As Target Cuts Prices, Will Anyone Care?

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Target Corp. (NYSE: TGT) management said it would cut prices across a “thousands” of items in a bid to take market share, most likely from Wal-Mart Stores Inc. (NYSE: WMT) and Costco. The cuts may hurt Target in two ways. They undermine margins but may not increase store traffic.

Target management announced:

If you love Target for incredible exclusive brands, super-chic collaborations and one-stop shopping for pretty much everything on your list, you’re going to really love this: We’ve lowered our prices on thousands of items, from cereal and paper towels to baby formula, razors, bath tissue and more.

Sure, there’s nothing like that victorious rush of nabbing a spectacular deal, but having to figure out what “As Advertised!” and “Temporary Price Cut” mean or waiting for just the right sale to roll around can be, well … super frustrating.

So, we’ve put our prices and promotions under the microscope. Our mission? To cut through the clutter and provide guests with great everyday value, while continuing to offer additional savings on the right products at the right times.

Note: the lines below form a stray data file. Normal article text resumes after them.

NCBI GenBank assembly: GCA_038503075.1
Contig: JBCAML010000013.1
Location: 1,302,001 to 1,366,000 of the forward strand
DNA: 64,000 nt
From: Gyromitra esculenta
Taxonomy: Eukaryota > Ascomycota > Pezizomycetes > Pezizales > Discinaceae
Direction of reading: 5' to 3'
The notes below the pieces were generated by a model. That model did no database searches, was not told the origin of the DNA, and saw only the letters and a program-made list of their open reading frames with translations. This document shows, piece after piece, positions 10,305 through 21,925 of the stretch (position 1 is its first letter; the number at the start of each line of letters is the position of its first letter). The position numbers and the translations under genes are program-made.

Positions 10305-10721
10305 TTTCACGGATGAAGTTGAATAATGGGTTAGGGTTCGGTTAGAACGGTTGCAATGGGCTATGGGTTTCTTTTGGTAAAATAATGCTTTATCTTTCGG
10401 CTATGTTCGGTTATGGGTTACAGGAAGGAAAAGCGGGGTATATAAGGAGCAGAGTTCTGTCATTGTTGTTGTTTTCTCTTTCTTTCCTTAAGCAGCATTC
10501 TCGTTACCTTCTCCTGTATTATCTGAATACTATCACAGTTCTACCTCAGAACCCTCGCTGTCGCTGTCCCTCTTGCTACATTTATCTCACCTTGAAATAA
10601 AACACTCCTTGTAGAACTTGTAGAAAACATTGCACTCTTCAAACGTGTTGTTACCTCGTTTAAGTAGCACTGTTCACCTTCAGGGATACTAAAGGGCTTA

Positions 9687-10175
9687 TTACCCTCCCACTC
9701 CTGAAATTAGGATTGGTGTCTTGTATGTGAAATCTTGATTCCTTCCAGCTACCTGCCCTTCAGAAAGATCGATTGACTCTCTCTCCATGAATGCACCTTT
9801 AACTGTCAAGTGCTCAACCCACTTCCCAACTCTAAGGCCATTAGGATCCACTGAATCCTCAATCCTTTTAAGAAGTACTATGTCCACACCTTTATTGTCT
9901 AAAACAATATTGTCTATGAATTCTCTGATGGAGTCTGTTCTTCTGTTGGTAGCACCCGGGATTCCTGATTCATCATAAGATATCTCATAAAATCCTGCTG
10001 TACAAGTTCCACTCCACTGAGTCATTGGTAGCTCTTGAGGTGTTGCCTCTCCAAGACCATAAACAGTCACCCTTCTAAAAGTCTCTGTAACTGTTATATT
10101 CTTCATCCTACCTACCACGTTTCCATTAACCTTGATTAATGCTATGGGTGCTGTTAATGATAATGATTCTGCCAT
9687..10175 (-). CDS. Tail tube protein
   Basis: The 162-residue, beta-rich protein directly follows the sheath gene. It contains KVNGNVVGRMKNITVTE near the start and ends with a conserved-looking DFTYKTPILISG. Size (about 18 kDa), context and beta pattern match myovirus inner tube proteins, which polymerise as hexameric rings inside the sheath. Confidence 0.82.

“Everyday value” is one of the oldest retail marketing tactics in the industry’s catalog of ways to increase foot traffic. It is used by companies as diverse as fast food and new cars.

Target still has to hope that lower prices will stimulate purchases at its stores. The plan is up against huge sales like Walmart’s “End of Summer Clearance” and special deals that members of Costco and Amazon Prime members get every day.

In the most recent quarter, Target’s revenue inched up a tiny 1.6% to $16.4 billion. Net earnings dropped 1.2% to $672 million. Target does not yet have the problems of other large retailers that are fighting plunging sales. However, Wall Street has sent Target a warning about the decisions by its executives to turn around performance. Target shares are off 20% this year to $57. Over the same period, Walmart’s shares are higher by 14% to $79.

Target’s management may have miscalculated the benefit of sharp cuts in product prices. It results for the current quarter will tell soon enough.